I am in a position of power as a pediatric ICU nurse.
I can hold a wriggly patient down, poke him with needles, insert tubes into her nose.
I can give or withhold food to a hungry child per a doctor’s orders. I can abruptly wake my patient from much-needed sleep at any time, day or night. Move the patient around when he doesn’t want to be moved “because I need to check something.” Wrap all sorts of medical devices around fingers, arms, legs and toes “because it’s good for you.”
I can give medications that induce sleep, paralysis even. Give medications that cause the blood pressure to rise or fall. Give medications that prompt the patient’s body to urgently flush itself of urine or stool. Give medications that burn a vein, or relieve intense agony.
I can expose my most vulnerable patients to, or protect them from, germs I carry on my own self. My very person can be a vehicle of safety or harm.
I am privy to information about my patients’ diagnoses that these very patients and their parents are sometimes not yet privy to. I can lead or mislead.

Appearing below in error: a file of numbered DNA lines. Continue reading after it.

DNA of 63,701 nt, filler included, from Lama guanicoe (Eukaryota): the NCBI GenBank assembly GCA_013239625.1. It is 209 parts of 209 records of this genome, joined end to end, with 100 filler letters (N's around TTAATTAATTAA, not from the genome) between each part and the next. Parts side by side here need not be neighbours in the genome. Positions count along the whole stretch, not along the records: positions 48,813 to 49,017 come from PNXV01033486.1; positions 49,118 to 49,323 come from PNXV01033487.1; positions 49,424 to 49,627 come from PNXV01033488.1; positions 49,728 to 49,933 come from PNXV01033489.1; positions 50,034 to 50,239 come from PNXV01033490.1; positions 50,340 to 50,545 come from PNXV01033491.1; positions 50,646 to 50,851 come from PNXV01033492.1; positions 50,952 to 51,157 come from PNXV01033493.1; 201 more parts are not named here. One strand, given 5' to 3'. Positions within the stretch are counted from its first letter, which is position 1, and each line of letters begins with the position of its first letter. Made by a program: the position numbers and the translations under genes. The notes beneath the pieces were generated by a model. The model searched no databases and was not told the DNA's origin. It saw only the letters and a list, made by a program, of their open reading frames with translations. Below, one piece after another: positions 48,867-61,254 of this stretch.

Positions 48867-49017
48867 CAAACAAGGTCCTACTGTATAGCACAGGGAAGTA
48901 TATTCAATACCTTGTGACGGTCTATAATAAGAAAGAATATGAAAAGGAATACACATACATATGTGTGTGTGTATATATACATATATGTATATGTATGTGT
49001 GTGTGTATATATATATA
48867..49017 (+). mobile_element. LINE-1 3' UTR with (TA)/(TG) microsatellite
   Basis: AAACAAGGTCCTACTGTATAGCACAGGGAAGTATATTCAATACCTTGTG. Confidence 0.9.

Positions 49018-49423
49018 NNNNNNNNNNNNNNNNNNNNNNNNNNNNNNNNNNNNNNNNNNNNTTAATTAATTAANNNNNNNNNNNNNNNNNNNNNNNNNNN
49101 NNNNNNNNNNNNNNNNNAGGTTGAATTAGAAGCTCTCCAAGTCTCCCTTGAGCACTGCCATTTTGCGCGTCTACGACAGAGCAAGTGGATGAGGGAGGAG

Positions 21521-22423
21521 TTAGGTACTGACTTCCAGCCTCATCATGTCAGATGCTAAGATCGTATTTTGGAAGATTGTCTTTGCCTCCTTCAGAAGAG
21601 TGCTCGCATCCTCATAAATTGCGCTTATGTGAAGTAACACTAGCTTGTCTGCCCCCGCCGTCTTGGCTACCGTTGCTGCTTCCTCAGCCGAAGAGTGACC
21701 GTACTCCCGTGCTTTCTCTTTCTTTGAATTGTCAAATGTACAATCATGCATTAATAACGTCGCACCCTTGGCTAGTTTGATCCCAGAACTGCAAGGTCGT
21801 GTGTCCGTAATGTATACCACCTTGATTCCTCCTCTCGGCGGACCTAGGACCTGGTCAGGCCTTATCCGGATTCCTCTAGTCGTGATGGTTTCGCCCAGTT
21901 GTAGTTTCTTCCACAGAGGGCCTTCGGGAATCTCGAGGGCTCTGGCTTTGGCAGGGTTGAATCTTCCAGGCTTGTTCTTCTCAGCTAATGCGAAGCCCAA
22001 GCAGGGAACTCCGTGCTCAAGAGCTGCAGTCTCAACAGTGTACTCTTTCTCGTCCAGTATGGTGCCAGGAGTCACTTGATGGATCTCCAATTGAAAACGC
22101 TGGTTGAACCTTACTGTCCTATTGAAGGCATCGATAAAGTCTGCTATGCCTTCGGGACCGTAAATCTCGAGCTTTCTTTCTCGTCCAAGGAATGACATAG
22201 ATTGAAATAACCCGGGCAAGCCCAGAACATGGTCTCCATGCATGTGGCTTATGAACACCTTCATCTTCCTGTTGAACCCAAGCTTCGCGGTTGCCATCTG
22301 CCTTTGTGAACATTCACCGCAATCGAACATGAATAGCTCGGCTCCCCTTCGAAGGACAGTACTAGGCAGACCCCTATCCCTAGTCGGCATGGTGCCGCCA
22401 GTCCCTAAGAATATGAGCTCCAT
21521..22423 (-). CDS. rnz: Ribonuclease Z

I can give a parent false hope, real hope, misinformation, real information, confusion, clarity.
I can frustrate, ease, patronize, empathize, shut down, hold open.
I can empower my patients and families, and I can silence them.
I never realized in nursing school what power I would hold as a bedside nurse.
Every unique patient encounter confronts me with the question of how much
sharpness of mind,
softness of heart,
fortitude of spirit,
careful crafting of words I bring,
considering this power I am entrusted with
to serve and care for the sick, the suffering, the hurting, the vulnerable.
I pray that with this power, I would always have an appropriate level of fear, a generous heart of respect, and a deep spirit of discernment to use it only ever for good.